COVID-19 has changed the lives of every PNW student, but the question now is: how much has it impacted their futures?
Medical science is only starting to understand the health implication of the virus on people who have recovered from COVID-19. CDC has reported long-term health impacts ranging from ongoing fatigue and cough to serious heart, lung and kidney damage.
“[We] have no clue how long these health effects could last,” said Jodi Allen, assistant professor of nursing.
But she is absolutely sure the pandemic is taking a toll on healthcare providers like doctors and nurses.
“From a provider standpoint, we are all tired and many are experiencing burnout because of the added workload and stress,” said Allen. “I can see some long-lasting mental health impacts on health care providers because of COVID.”
She is also confident the experience has changed the way some people will access medical care.
“I can see how healthcare is making the most of technology with the use of more telehealth visits,” said Allen. “While telehealth has been around for a while, I can see that these types of patient visits will increase in the long term, which should increase overall access to healthcare.”
Employment, however, remains a big concern. Joelynn Stephen, assistant director of Career Management, foresees a lasting impact.
“While it isn’t exactly clear what the world of employment may look like after COVID, it is likely that many jobs that were once in-person, might move to remote locations,” she said. “We’ve been seeing many jobs being done, and being done well, remotely, whereas in the past, this might not have seemed possible.”
Some industries have experienced serious damage.
“Given COVID, Hospitality and Tourism Management has had a decline in job openings,” Stephen said. “However, accounting and finance are staying fairly steady, and business is always an area that is growing, evolving, and adapting to new environments to stay relevant.”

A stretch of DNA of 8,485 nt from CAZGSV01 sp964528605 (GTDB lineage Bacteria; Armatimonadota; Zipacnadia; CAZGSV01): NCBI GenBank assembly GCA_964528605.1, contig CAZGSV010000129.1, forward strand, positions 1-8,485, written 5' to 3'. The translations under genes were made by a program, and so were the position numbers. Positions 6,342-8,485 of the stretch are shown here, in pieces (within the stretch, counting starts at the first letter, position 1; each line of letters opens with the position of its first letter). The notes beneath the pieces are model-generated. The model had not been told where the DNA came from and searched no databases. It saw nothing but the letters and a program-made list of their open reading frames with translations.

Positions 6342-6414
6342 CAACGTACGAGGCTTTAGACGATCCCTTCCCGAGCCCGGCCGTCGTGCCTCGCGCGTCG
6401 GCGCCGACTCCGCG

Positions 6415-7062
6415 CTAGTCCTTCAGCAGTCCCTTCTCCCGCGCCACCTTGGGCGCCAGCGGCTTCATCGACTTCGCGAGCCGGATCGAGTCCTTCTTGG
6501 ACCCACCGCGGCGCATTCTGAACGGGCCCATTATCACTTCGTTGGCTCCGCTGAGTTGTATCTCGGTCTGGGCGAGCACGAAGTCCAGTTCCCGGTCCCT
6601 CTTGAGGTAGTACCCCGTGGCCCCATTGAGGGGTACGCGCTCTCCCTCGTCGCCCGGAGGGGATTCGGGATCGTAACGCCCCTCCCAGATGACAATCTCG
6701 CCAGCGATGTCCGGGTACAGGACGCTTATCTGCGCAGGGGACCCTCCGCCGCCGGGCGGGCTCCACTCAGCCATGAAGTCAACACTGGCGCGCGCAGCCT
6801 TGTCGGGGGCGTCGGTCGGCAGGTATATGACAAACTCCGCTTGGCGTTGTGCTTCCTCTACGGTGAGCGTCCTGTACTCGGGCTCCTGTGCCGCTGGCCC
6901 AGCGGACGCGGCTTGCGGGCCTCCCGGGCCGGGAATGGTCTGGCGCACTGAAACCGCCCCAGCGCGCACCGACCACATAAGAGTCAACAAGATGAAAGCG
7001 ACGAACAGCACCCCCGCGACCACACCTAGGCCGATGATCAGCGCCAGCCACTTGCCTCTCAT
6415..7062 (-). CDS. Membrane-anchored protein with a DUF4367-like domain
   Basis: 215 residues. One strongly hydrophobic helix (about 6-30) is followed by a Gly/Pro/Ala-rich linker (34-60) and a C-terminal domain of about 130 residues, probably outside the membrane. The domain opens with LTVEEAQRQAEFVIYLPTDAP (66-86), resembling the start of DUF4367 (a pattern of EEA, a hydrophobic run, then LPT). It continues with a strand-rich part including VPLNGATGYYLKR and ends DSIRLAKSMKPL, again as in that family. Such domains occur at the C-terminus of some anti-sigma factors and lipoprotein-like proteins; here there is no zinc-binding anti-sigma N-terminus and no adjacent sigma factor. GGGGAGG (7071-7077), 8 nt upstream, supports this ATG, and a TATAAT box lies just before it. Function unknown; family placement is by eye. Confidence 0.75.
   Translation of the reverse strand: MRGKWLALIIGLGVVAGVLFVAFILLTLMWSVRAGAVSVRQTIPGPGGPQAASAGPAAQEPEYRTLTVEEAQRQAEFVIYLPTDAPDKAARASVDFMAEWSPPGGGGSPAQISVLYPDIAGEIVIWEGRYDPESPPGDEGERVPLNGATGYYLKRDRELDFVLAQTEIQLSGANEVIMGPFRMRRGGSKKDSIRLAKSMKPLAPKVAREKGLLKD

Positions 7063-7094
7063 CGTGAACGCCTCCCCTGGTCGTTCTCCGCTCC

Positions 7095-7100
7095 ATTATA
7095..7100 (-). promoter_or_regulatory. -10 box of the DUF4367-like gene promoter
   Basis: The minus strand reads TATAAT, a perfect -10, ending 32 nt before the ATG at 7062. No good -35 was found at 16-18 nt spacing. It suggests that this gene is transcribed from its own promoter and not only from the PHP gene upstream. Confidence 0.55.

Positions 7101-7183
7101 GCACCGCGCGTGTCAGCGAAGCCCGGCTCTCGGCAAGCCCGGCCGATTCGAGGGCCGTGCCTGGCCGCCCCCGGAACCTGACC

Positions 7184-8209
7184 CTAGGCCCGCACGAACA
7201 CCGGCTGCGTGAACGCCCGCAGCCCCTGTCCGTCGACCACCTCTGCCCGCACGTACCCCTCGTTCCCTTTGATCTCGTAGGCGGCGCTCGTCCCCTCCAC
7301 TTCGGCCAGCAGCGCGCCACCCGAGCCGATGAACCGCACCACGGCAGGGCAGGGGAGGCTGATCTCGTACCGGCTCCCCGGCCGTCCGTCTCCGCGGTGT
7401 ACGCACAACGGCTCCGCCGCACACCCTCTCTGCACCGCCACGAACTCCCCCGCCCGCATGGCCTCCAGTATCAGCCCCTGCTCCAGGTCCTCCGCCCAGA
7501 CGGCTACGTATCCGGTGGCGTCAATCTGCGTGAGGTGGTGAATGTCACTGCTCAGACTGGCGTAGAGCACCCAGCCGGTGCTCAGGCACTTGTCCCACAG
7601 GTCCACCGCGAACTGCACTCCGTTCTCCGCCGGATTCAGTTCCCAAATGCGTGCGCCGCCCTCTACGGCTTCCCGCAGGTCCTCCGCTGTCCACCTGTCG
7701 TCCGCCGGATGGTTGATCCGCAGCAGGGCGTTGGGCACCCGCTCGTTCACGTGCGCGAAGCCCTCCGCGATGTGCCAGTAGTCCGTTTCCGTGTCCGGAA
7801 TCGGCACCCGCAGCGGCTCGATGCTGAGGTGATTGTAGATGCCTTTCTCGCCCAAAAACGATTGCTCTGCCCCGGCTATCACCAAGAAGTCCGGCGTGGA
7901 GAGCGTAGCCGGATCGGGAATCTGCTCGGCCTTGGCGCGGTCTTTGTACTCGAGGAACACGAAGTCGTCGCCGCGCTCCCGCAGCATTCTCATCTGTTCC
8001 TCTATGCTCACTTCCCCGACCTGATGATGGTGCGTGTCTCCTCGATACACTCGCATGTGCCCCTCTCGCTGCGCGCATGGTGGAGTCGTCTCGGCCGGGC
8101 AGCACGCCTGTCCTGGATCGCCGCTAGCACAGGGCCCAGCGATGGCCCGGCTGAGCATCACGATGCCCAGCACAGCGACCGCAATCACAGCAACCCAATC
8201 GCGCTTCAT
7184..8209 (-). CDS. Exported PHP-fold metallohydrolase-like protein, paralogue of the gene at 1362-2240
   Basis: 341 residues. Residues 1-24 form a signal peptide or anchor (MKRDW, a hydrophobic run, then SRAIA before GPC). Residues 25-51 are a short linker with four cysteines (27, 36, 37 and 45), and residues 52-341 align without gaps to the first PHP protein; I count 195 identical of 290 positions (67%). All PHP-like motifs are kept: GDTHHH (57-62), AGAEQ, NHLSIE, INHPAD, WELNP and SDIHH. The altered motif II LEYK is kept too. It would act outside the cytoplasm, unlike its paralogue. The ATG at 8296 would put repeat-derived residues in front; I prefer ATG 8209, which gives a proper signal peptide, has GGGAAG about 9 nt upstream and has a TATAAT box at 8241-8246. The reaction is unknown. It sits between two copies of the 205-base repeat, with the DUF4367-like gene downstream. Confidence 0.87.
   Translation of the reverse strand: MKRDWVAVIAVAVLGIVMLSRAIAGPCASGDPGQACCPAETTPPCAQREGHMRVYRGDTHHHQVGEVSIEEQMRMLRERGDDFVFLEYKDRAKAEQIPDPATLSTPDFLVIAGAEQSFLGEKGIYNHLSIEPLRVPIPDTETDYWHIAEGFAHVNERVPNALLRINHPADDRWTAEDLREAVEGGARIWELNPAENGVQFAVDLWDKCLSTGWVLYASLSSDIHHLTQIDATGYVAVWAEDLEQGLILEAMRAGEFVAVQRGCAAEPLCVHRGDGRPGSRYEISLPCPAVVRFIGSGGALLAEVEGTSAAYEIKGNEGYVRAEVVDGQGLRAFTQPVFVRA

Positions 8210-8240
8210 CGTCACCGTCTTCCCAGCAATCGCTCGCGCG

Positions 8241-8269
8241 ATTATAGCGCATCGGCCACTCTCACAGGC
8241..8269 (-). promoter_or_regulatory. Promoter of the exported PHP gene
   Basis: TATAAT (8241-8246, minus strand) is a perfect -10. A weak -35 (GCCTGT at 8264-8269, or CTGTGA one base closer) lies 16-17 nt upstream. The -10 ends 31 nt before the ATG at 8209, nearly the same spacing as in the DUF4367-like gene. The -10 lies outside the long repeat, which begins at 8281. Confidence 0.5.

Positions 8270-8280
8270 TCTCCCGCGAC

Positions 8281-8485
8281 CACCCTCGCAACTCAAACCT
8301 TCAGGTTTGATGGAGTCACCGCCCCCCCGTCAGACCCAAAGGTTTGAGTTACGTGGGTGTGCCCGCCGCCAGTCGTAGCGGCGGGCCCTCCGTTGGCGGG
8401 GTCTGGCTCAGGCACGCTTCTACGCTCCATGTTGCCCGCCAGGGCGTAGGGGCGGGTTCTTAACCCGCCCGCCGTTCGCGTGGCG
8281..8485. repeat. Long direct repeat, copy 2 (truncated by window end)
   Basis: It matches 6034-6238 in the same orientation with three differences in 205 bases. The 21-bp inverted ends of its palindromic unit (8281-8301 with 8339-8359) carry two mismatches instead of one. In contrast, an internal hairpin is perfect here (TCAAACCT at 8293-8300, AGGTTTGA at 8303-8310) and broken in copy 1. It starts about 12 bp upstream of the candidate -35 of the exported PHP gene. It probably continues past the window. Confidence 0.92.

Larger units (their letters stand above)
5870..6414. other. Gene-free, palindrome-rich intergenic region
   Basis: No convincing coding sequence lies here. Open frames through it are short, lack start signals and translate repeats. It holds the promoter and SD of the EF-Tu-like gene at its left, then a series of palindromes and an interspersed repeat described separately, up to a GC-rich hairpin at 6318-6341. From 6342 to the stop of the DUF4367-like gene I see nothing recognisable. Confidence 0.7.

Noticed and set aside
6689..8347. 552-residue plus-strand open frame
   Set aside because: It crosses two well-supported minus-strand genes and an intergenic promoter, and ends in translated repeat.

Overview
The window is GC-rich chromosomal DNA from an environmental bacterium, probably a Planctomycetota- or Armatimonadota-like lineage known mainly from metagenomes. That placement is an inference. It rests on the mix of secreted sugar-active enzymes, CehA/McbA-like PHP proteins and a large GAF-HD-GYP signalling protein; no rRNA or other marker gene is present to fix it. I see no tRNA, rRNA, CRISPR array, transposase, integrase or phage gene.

The pandemic has sped up the shift to automation for some businesses.
“Many businesses have replaced live humans with machines and computers, which will not go back, and this process was sped up because of the pandemic,” said Alan Spector, professor of sociology. “There is lasting damage to the economy that has been camouflaged by unprecedented massive amounts of spending, much of which will have to be paid back somehow.”
Broader implications also loom for personal interaction. The way humans connect and communicate have been altered entirely. People have traded face-to-face visits for Zoom calls. They have also gotten comfortable with social distancing and avoiding physical contact.
“For personal relationships, we have to consider that picture phone apps like Apple’s FaceTime, Google, WhatsApp already have workable versions to communicate face-to-face.” said Spector. “But for things like family get-togethers it can make a big difference.”
Spector also believes COVID-19 has created rifts in society.
“The pandemic has created intensified conflict between those who believe in science and those who take comfort in anti-scientific ideas and policies,” he said. “When the pandemic is over, things will somewhat return to normal, except that the gap between the rich and the rest of us, especially the lower-income, working class folks, will intensify and all these things affect the psychological processes that affect how people relate to each other.”
Bottom line: he believes the pandemic is increasing pressures on society.
“These stresses might help some people get closer together,” he said. “But they also might tear some relationships apart.”
As for PNW’s future, the university strives for students and faculty to be safe in uncertain times. That means PNW will adapt to conditions.
“We could easily [decrease density], change modality and upgrade technology if needed,” said Jacob Lenson, assistant vice chancellor for Campus Planning, Infrastructure and Facilities. “With the accessibility to technology, movable furniture, and modern classrooms, these are the active rooms we are using as a model moving forward.
“Prior priorities at PNW were focused on campus density,” he said. “Utilizing campus space in the most efficient manner, interchanging schedules to get a better utilization rate for rooms throughout the campus. But now the term ‘density’ became a negative term due to COVID.”
PNW plans to offer the four types of learning experiences in the spring 2021 semester.
“Many students enjoy the asynchronous, online courses so I think you will see more of this as time passes,” said Allen. “I can see the same class being offered both face-to-face and online to meet the needs of adult learners and their varied situations. We do this currently in the Family Nurse Practitioner program within the College of Nursing.
“Creativity is often born out of necessity and I think we are seeing that currently.”